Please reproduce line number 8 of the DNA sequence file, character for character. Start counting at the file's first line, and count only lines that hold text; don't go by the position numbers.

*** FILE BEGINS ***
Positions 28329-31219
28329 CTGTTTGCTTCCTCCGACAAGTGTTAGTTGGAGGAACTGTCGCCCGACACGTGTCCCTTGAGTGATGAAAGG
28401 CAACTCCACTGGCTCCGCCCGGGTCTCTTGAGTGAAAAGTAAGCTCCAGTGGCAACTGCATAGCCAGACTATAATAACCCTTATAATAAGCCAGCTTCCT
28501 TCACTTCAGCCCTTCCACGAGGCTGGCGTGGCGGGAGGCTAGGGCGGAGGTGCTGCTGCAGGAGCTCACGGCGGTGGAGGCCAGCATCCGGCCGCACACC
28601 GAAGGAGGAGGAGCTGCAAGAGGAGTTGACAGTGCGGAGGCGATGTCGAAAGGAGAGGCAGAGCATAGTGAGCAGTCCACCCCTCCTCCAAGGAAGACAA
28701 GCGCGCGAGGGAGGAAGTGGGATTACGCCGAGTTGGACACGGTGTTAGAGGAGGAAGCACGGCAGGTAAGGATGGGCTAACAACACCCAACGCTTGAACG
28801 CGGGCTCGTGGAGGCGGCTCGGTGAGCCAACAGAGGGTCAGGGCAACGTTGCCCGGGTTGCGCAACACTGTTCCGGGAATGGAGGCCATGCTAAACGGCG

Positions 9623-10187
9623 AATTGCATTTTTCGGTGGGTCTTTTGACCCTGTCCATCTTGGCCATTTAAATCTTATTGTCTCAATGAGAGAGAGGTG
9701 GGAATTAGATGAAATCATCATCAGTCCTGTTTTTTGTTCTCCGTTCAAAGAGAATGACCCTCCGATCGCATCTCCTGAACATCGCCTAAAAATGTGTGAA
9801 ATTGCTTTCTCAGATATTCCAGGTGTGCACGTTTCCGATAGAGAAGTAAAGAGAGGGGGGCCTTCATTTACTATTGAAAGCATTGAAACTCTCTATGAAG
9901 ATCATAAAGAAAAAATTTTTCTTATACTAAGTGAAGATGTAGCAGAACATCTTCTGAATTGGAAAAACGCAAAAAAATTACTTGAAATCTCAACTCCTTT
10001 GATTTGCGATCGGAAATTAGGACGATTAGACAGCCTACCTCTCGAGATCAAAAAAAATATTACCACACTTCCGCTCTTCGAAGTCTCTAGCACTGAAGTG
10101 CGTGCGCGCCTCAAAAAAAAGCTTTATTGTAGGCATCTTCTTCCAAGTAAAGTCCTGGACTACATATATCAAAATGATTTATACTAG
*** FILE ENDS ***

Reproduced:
Positions 9623-10187